Wednesday, January 18, 2017

Test Your Home for Radon

Nora Rhoades- Family and Youth Development Agent

Governor Brownback has declared January 2017 Kansas Radon Action Month!

Winter is an ideal time for Kansas residents to test their homes for indoor radon gas concentrations, either for the first time or to make sure an installed radon mitigation system is adequately controlling indoor radon levels. The Environmental Protection Agency (EPA) recommends actively reducing radon levels in homes when they are confirmed at or above 4 picocuries of radon per liter of air (pCi/L).

Radon is a natural, tasteless, odorless, colorless, radioactive gas produced from the decay of uranium found in nearly all soils. Radon gas moves from the ground under and around your home through cracks and other holes in the foundation. Current data indicates that one in four houses in Kansas may have elevated levels. In some counties this rate may be higher.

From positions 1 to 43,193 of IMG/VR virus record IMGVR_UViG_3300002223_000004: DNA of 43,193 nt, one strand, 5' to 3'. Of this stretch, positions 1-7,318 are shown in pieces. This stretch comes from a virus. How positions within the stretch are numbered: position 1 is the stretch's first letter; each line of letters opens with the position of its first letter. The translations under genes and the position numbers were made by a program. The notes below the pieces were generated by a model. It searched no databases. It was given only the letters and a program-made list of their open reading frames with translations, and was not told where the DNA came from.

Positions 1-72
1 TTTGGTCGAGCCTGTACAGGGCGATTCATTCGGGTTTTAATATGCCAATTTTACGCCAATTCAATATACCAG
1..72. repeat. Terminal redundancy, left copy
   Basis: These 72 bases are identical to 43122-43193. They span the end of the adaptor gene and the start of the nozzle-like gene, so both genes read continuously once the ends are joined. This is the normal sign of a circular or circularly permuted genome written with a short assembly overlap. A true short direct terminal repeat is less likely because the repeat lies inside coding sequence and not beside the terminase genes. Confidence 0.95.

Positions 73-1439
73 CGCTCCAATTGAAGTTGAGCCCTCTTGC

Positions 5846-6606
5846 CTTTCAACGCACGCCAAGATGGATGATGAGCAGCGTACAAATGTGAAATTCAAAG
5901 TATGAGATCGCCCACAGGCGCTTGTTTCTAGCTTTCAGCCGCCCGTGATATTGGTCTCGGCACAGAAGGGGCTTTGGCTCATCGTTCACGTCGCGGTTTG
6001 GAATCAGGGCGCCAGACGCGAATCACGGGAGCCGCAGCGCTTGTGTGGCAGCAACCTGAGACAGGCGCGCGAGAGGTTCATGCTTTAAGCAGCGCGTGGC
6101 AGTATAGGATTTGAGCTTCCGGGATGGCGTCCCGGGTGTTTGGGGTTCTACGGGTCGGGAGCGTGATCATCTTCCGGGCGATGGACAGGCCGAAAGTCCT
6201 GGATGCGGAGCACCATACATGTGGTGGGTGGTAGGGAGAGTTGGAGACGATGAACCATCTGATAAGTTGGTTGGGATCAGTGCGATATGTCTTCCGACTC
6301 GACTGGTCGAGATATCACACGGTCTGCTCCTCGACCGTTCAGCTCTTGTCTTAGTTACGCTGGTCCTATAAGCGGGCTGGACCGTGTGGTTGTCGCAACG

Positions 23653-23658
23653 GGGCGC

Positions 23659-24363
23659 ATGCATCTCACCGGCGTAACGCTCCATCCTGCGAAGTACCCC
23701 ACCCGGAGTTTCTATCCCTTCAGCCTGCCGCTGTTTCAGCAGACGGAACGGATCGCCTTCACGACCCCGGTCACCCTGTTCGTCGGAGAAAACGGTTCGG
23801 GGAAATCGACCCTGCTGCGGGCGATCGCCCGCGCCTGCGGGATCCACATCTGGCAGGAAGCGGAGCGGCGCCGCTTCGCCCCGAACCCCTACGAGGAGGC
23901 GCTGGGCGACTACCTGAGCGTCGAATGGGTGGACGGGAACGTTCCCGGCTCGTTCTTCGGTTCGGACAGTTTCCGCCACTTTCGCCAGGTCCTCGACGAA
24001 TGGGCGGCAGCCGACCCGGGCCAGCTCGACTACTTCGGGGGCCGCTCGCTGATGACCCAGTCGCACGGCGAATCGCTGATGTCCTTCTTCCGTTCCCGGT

Radon is the leading cause of lung cancer among nonsmokers. Given the increased potential for lung cancer the radon hazard brings, Kansans should be asking themselves, “Have we tested our home for radon yet?”

Visit the Post Rock District’s website to connect with radon informational resources. Link: http://www.postrock.k-state.edu/home-family/home-care/.

You can purchase a low-cost radon test kit from the Post Rock District Offices in Beloit, Lincoln, Mankato, Osborne and Smith Center, Kansas.


Wednesday, January 11, 2017

Using AG Apps

Sandra Wick - Crop Production Agent

  The “technology age” continues to develop new tools! You rarely see a producer without their mobile device in their hands or on their hip! If a stock broker can check the market with the touch of
a button, why can’t a farmer check the moisture level in his soil? Well now you can! In recent years, several institutions have developed mobile applications (or “apps”) for tablets and smartphones with the goal of providing a service to all end users. The agricultural sector has taken a similar path, producing new apps for mobile devices (so called “Ag-Apps”) for agricultural consultants and producers with educational materials and support tools. There is an increasing interest in these “Ag-Apps” and the use of new technologies for increasing the efficiency in communicating and decision-making.